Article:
The best definition I found on change management “is a structured approach to shifting individuals, teams and organizations from a current state to a desired future state. It’s an organizational process aimed at helping employees to accept and embrace changes in their current business environment”. 

Managing change is a contemporary issue on the curriculum of most Executive MBA’s or Master degrees with a business component. A skill, that is required for 21st Century senior executives and club managers and being equipped with the competencies of identifying the need for change and designing an organizational strategy to manage and deal with change.

Therefore, from a club management perspective at the clubs that GLS Asia manages the following 9 core competencies assist in developing our general managers and heads of department. We use these competencies to evaluate and develop our team and to assist with driving change. 
1. People Management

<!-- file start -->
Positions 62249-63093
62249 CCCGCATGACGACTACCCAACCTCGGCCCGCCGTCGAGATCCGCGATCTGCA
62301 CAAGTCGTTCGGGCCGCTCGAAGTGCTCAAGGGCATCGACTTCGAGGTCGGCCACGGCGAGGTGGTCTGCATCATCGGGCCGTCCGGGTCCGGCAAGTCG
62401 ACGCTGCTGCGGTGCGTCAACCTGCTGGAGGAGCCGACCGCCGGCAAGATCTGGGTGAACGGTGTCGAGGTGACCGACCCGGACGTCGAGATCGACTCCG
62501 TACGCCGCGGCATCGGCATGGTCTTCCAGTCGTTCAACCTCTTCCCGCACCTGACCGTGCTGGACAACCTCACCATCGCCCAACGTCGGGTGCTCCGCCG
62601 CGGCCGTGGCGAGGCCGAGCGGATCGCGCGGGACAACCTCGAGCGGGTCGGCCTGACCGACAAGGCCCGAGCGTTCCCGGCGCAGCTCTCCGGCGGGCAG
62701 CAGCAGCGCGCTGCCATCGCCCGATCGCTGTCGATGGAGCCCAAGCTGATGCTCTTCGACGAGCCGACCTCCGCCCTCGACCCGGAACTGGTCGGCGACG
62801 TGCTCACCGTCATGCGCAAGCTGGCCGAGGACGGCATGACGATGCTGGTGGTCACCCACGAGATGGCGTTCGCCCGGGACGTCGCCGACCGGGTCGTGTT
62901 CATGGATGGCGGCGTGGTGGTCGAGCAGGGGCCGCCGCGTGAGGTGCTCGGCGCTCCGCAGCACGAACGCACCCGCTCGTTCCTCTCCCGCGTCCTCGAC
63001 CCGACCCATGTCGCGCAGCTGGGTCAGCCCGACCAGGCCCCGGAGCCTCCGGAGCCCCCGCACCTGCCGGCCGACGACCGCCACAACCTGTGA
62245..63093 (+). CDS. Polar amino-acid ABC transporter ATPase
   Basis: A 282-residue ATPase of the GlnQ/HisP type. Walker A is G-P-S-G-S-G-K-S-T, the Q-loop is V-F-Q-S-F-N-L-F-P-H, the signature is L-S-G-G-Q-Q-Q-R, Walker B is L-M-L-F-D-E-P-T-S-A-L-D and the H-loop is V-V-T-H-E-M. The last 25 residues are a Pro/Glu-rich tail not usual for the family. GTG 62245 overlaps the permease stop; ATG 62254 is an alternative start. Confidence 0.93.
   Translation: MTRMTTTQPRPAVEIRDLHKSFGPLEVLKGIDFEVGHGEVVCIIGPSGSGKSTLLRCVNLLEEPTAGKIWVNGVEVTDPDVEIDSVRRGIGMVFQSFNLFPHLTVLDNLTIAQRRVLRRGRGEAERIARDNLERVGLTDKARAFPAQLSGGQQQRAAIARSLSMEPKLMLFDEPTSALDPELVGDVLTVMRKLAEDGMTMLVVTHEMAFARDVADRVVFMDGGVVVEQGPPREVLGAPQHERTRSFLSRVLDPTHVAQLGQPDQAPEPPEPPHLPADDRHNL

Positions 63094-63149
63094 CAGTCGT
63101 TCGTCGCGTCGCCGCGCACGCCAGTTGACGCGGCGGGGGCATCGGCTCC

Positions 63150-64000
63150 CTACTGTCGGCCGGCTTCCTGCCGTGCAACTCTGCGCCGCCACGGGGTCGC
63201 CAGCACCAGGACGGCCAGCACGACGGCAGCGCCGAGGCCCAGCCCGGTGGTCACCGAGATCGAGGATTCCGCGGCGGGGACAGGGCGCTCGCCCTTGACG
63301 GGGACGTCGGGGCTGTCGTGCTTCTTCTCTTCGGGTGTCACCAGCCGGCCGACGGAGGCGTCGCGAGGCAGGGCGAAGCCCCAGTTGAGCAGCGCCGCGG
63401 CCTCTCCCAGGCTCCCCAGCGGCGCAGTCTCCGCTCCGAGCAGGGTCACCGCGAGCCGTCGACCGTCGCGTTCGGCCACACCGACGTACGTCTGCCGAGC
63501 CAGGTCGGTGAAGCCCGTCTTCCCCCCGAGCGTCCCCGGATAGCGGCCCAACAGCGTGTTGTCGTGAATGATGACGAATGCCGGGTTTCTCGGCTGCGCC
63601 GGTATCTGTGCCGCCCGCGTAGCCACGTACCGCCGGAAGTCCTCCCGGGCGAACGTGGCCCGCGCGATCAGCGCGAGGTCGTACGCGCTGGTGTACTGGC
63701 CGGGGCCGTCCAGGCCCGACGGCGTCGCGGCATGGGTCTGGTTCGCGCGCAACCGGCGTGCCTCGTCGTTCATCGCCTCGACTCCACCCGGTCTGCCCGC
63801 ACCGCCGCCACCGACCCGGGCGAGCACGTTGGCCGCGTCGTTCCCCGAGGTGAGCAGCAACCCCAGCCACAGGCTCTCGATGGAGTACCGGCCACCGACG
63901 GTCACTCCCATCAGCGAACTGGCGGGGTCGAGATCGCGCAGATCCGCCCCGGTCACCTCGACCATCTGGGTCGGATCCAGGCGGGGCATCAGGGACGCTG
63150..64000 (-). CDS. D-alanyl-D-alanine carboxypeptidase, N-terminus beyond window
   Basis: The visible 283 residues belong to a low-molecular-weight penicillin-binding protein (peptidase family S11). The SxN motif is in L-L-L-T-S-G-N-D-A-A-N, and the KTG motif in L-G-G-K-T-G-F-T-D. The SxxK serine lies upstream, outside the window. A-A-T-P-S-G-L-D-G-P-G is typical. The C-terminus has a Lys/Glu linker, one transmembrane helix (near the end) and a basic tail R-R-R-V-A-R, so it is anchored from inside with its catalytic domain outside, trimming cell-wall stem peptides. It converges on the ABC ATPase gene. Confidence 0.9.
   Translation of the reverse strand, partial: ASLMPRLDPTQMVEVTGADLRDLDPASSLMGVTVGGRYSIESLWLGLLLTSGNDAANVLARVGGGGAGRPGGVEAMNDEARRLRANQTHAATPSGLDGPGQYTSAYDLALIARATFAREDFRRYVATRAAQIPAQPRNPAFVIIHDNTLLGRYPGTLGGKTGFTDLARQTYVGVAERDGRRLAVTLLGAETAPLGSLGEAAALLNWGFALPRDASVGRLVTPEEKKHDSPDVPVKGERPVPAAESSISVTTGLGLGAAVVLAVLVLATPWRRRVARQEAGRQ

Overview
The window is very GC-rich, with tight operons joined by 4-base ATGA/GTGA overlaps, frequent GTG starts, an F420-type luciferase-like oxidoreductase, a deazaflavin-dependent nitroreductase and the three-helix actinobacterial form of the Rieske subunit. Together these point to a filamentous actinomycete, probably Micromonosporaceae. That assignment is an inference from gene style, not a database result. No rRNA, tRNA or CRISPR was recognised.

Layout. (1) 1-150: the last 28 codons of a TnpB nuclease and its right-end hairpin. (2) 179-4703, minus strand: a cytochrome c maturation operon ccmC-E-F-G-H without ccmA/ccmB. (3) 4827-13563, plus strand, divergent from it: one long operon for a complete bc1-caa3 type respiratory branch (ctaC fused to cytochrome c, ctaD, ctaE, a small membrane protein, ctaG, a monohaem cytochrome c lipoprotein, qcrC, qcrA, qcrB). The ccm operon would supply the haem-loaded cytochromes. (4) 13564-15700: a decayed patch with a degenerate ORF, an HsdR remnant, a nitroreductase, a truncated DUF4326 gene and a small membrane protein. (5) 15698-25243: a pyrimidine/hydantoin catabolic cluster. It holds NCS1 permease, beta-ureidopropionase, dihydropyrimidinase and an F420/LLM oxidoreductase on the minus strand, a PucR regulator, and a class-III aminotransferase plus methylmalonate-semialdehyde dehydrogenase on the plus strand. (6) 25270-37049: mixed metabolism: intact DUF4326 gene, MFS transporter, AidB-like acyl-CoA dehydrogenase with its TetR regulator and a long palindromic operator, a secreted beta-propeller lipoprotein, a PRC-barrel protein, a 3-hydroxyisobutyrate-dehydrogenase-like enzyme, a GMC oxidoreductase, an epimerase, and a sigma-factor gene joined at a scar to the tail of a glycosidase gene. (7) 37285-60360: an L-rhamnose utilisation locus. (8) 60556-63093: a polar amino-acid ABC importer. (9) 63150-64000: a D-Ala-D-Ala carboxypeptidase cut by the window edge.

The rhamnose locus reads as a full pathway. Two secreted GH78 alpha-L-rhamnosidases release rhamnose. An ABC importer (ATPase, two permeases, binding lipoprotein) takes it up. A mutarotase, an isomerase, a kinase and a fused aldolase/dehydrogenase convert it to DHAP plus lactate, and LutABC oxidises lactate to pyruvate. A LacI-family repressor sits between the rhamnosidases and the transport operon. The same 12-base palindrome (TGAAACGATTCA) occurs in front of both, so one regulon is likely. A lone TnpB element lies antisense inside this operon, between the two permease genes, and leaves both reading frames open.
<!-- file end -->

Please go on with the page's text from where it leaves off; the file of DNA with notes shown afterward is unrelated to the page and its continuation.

Conducts performance reviews, identifies training needs, offers constructive feedback and ensures colleagues have development plans in place. Coaches the individual and the team in order to support career progression and facilitate succession plans for the department. Takes care of colleagues and sensitively resolves issues and problems within the team, maintaining team stability. Identifies what motivates colleagues, adapts style accordingly in order to bring out and capture the best in all team members. Recognises and rewards achievement

2. Influence

Presents logical opinions in an assertive way when trying to persuade and convince others Has confidence to constructively challenge peers and managers and face up to and resolve conflicts. Is visible and has a strong impact in and around the golf club or resort.